What is a digital dental impression?
A dental impression is an accurate mould of a person’s teeth. Traditionally, this is done by using one of a number of possible casting materials to create a negative imprint of the teeth, which can then be used to create a positive replica. Modern advances in technology mean that dentists can now create virtual impressions of the hard and soft tissues in the mouth using optical scanning devices. These digital impressions are highly accurate and can be completed in minutes, with minimum discomfort for the patient.
What does a digital dental impression involve?
There are two types of digital dental impression – one is image-based, capturing a series of digital photographs, while the other captured a digital video. The procedure can either involve laser scanning, using concentrated beams of light to capture the teeth and gums in precise detail, without the need for any unpleasant material in the patient’s mouth, or digital optical scanners, which require a special spray on the teeth to capture accurate detail. Both options are safe and highly accurate.
An intraoral wand is typically put in the patient’s mouth to conduct the scan. Once the scan is complete, the digital impression is usually send to a dental CAD/CAM system to create the restoration.
What is the difference between digital and traditional impressions?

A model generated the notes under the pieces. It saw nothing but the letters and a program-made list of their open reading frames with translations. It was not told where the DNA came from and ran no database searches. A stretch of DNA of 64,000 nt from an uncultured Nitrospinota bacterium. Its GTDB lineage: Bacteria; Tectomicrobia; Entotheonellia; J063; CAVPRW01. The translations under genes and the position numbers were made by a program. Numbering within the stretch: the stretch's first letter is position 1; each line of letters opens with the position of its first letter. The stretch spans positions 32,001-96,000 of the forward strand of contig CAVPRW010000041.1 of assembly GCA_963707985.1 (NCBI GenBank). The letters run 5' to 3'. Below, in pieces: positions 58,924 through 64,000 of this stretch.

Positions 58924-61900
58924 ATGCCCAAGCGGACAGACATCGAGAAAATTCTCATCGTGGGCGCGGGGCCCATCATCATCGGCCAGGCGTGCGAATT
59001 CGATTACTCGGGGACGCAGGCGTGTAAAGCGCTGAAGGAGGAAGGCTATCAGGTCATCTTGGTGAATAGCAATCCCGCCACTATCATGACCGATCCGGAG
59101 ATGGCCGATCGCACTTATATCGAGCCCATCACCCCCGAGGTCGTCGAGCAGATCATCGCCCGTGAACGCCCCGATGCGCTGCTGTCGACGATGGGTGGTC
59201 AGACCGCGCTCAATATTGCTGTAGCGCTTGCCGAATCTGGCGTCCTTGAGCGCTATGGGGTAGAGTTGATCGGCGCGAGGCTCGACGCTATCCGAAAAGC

The traditional method of taking dental impressions is a delicate process, requiring a lot of skill. It involves many more steps than its digital counterpart, and utilises multiple materials. All of this makes it more likely that errors will occur. The dentist will check for errors in the negative impression, but as it is inverted, spotting errors is more difficult, and if errors are detected, the patient will have to undergo the procedure again.
The digital method is much faster and more precise. It creates a positive impression when the scan is complete, and with the ability to magnify the image, it is much easier to spot errors. If there are errors, it is quick and easy to re-scan and correct the problem before sending the final impression. The result is obtained far quicker, and it is possible to analyse the results of the scan immediately, even during the same appointment. If necessary, additional scans can easily be made.